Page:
Iowa State Traffic Operations Lab partners civil engineering, Institute for Transportation, Iowa DOT

Faculty and student researchers analyze Iowa highway traffic data, in real time, at the Iowa State University Traffic Operations Laboratory. Pictured, from left, are doctoral student Chenhui Liu, postdoc research associate Yaw Adu-Gyamfi, doctoral student Tingting Huang, doctoral student Shuo Wang, Associate Professor Anuj Sharma, and Neal Hawkins, director of the Center for Transportation Research and Education at Iowa State.
Faculty and student researchers analyze Iowa highway traffic data, in real time, at the Iowa State University Traffic Operations Laboratory. Pictured, from left, are doctoral student Chenhui Liu, postdoc research associate Yaw Adu-Gyamfi, doctoral student Tingting Huang, doctoral student Shuo Wang, Associate Professor Anuj Sharma, and Neal Hawkins, director of the Center for Transportation Research and Education at Iowa State.

Many Iowa State University students, faculty researchers, and engineers at the Iowa Department of Transportation (Iowa DOT) have partnered to develop traffic solutions for Iowa’s highways.

Neal Hawkins, director of the Center for Transportation Research and Education (CTRE) and adjunct lecturer of civil, construction and environmental engineering at Iowa State, and Mike Jackson, state traffic operations engineer at the Iowa DOT, have led the development of the Traffic Operations Laboratory. The state-of-the-art teaching and research laboratory, which opened in October 2014 at Iowa State’s Institute for Transportation, tracks real-time sensor and video data – big data – using highway cameras and traffic sensors.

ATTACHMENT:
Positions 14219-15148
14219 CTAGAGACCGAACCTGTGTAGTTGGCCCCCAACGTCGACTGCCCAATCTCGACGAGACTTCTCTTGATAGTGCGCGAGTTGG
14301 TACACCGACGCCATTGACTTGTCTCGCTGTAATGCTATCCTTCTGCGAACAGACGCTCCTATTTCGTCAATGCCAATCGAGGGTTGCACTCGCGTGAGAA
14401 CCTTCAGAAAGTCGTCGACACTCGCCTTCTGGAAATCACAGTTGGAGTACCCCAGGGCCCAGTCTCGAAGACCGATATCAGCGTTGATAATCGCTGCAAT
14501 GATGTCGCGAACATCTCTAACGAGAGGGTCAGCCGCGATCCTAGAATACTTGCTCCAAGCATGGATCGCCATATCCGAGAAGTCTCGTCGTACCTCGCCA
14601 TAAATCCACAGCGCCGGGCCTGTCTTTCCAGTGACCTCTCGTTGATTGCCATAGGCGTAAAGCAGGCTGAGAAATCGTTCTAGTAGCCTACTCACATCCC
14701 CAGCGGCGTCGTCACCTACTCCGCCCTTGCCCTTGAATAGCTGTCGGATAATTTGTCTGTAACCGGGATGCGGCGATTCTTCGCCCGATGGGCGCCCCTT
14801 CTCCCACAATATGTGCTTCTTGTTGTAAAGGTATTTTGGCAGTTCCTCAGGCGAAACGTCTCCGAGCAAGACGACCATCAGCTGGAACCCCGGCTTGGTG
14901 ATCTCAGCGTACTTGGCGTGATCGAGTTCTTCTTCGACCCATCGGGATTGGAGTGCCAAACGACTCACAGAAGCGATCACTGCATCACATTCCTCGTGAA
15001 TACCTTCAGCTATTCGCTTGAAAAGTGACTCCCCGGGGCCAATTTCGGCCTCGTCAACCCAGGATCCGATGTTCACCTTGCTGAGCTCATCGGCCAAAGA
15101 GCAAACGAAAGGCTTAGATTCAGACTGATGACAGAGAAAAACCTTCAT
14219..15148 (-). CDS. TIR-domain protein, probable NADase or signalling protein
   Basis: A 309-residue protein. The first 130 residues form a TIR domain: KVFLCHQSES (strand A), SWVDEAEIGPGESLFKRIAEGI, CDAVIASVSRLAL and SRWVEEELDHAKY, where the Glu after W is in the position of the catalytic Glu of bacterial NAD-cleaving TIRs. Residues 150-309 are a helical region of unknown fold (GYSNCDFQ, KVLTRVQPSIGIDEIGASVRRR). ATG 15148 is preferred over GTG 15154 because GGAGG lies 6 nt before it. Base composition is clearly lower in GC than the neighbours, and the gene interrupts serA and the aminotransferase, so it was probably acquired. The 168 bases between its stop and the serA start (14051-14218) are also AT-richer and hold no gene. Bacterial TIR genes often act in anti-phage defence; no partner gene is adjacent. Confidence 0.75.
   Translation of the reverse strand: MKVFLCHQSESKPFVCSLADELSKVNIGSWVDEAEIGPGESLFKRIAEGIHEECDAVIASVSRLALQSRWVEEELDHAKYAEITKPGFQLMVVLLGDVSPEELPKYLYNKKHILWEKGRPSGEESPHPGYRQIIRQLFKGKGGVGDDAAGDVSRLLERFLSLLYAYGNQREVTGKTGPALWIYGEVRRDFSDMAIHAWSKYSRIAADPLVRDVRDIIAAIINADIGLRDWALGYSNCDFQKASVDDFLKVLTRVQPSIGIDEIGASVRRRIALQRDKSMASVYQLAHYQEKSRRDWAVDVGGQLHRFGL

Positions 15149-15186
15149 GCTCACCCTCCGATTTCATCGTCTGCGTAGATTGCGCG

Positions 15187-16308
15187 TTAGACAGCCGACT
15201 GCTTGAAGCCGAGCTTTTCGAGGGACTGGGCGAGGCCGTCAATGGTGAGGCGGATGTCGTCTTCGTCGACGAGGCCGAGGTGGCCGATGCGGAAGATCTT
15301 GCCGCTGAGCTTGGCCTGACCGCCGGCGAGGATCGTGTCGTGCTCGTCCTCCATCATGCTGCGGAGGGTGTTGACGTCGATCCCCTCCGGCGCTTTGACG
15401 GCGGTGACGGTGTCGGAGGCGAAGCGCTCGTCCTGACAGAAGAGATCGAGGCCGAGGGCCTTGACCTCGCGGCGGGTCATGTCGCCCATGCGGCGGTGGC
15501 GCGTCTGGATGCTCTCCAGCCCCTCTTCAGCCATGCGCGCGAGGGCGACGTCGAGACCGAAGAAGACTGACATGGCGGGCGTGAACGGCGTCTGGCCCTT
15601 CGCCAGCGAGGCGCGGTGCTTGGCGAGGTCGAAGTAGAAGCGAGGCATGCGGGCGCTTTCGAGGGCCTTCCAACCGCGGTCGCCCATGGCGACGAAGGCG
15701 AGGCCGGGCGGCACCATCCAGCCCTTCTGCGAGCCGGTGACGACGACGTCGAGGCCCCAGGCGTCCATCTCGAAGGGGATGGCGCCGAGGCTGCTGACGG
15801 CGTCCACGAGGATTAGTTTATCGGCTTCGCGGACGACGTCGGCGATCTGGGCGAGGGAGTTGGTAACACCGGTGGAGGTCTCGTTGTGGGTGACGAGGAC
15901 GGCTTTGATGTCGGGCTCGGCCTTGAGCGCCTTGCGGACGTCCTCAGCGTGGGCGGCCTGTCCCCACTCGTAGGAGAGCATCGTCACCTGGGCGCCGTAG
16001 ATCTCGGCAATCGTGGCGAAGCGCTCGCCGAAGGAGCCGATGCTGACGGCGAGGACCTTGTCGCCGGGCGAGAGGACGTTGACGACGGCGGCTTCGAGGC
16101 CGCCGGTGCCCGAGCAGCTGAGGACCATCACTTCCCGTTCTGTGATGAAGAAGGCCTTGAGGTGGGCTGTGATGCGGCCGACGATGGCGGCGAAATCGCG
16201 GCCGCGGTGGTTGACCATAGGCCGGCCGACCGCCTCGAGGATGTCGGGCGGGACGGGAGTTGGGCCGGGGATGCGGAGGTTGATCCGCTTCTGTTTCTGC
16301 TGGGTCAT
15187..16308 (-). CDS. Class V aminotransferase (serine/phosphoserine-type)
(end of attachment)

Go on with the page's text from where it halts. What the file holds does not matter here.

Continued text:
Four 70-inch TV screens, each capturing an element of Iowa highway data fed by a fiber optic connection, comprise the south wall of the lab. On the north wall, an interactive whiteboard inspires formal instruction or closer inspection of a highway traffic issue. Every 20 seconds, researchers non-invasively track 31,000 miles of Iowa highway traffic from driver cell phones, truck sensors, other vehicles that contain GPS devices, and highway cameras. An interactive black map showcases all major traffic issues throughout Iowa, like a sharp reduction in average traffic speed in a given location, in real time. Seventeen computers store many terabytes of data, which researchers analyze to produce and recommend traffic operations solutions to Iowa DOT engineers. A meeting space fit for a dozen-plus can be adjusted for classroom, research, or visitor use.

Iowa State’s Department of Civil, Construction and Environmental Engineering (CCEE) is an integral component of the lab. “Without faculty and students, we cannot grow and innovate,” Hawkins said.

Two additional key participants in developing and conducting research through the lab include CCEE Associate Professor Anuj Sharma and Skylar Knickerbocker (MSCE’12). Additional Traffic Operations Laboratory faculty researchers include CCEE Assistant Professor Jing Dong and CCEE Associate Professor Peter Savolainen. A team of 18 Iowa State students across civil engineering, computer science, and architecture disciplines also participate in research activities.

Iowa State executes a wide variety of Iowa DOT projects through the Traffic Operations Laboratory. “We facilitate faculty and staff research for Iowa DOT operations support,” Hawkins said. “The lab was developed to accommodate and provide real time data for teaching graduate-level traffic operations classes.”

Since October 2014, researchers have ensured data quality and reliability. Graduate students are instrumental in this key step toward implementation. For example, first-year transportation doctoral student Tingting Huang evaluates sensor data trends. Chenhui Liu, a third-year transportation doctoral student, analyzes traffic signal control.

The next step will be to use solutions. Sinclair Stolle, the 511/traveler information program engineer at the Iowa DOT, uses lab-based solutions to facilitate mobile and online communication to highway drivers.

Driver notification is the Iowa DOT’s top priority as it implements Iowa State-based recommendations. “Our goal is to refine, improve, and enhance Iowa traffic operations for the benefit of the Iowa taxpayer,” Jackson said.